The first of all, let me say that I am a great fan of both Tesla and Top Gear. In 2008, the original BBC Top Gear program ran a piece on the Tesla Roadster that Tesla did not like. Tesla sued for libel and have lost both at the trial level and in the Court of Appeal for England and Wales. The March 5, 2013 Court of Appeal decision can be viewed here: http://www.bailii.org/ew/cases/EWCA/Civ/2013/152.html
While it seems that there were issues relating to overheating of the motor and brake problems, the only issue that went to the Court of Appeal related to the statements by Top Gear that on their track, the Roadster would have a range of only 55 miles rather than the 200 miles claimed by Tesla. The court found that no reasonable person would interprets the 55 mile range as being appropriate for normal driving as opposed to the drag racing and smoke-generating style popular on that program.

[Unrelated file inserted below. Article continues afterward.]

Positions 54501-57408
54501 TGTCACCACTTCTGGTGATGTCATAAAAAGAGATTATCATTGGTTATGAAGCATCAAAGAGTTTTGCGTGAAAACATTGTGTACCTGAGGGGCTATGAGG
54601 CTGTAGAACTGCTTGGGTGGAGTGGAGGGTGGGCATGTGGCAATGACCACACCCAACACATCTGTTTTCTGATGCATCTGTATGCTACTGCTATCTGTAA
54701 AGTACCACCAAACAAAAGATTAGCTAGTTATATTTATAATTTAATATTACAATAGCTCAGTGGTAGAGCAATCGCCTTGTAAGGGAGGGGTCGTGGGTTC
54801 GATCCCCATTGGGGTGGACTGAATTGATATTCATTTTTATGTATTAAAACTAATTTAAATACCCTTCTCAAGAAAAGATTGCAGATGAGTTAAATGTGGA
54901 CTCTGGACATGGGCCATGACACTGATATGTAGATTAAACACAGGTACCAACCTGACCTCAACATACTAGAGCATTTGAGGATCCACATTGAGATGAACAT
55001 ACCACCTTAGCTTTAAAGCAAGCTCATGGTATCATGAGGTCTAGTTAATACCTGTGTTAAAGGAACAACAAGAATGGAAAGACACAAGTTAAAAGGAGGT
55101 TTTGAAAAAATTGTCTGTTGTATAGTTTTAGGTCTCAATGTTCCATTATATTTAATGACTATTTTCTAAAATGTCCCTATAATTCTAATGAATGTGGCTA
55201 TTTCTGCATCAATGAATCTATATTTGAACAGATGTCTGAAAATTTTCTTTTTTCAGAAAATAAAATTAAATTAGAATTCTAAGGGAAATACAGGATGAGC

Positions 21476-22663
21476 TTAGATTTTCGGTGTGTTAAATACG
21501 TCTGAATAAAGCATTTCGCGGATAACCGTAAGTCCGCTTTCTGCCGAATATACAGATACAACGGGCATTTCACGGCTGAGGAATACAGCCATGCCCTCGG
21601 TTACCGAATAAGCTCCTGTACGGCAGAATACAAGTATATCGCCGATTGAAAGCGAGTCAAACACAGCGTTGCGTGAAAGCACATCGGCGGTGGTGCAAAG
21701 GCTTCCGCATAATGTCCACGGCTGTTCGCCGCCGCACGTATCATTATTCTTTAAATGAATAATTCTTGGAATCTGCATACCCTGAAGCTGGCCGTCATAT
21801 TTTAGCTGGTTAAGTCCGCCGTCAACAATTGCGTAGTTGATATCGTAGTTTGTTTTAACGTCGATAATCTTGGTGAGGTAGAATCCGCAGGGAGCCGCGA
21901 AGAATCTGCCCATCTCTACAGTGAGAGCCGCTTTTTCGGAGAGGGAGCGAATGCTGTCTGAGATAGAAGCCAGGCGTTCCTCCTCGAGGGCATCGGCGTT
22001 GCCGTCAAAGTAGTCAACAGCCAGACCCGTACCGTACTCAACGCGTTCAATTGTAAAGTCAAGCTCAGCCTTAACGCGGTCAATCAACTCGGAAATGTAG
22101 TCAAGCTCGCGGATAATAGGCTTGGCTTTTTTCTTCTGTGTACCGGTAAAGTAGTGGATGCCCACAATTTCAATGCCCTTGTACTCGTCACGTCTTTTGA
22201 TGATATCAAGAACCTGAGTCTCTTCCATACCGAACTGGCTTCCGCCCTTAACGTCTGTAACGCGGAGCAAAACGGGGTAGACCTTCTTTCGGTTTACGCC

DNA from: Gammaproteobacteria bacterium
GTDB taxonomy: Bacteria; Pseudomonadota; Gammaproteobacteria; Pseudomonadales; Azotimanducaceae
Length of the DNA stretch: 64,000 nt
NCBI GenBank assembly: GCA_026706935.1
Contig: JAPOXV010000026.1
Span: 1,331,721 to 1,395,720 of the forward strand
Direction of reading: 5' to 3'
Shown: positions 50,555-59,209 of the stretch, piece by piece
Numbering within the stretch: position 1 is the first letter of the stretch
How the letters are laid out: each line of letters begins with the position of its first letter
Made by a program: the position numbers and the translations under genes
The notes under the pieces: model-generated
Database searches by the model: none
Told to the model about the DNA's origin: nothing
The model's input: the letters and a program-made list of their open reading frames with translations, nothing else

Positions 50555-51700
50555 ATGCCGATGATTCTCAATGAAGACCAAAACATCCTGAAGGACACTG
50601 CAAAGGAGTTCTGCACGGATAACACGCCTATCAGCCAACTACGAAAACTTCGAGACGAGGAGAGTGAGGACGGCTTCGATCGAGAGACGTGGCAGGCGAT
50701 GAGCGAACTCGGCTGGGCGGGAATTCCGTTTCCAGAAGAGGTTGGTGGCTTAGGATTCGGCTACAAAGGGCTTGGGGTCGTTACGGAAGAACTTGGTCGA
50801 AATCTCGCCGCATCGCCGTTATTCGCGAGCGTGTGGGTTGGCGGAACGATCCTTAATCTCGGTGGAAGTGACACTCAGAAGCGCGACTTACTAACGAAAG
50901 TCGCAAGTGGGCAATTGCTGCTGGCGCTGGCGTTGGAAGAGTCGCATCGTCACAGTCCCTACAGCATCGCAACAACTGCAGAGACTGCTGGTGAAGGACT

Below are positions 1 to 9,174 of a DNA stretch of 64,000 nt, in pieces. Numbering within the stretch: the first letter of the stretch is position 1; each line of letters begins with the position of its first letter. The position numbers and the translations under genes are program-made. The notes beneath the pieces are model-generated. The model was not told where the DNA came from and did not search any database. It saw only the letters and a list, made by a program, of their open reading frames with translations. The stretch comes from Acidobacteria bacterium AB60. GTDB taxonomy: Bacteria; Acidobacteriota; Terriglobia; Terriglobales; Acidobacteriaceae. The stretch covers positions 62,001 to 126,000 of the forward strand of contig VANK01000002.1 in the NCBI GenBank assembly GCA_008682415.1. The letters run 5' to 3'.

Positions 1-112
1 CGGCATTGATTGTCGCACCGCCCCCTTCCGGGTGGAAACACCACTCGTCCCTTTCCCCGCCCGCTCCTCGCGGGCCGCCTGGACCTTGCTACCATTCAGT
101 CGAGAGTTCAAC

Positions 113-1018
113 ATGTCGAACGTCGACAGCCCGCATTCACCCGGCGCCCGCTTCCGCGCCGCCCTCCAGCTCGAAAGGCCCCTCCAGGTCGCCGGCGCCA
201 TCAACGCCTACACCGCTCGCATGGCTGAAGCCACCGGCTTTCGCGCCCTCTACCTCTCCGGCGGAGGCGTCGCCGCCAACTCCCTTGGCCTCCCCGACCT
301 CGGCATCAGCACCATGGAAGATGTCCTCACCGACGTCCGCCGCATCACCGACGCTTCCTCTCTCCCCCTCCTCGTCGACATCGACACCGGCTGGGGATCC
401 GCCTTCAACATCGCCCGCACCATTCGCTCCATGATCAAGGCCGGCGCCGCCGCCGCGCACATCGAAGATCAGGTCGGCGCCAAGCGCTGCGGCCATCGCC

In this instance, I have to say that the courts have applied common sense. It would be very interesting to know what is the gas mileage of any ICE vehicle under normal Top Gear track driving conditions. A reduction in range from 55 miles from the "normal" 200 miles represents 27.5 of the "normal" range. I would guess that any ICE vehicle would see a similar reduction in gas mileage and range under the conditions of Jeremy Clarkson's driving on the Top Gear track.
Isn't that the issue? And shouldn't that have been the response of the company? I much prefer the approach that the company took to the recent New York Times article, responding with confidence and facts. Taking to the courts, it seems to me, was the action of an insecure and even immature company. Five years later, Tesla has grown in confidence, maturity and good judgment.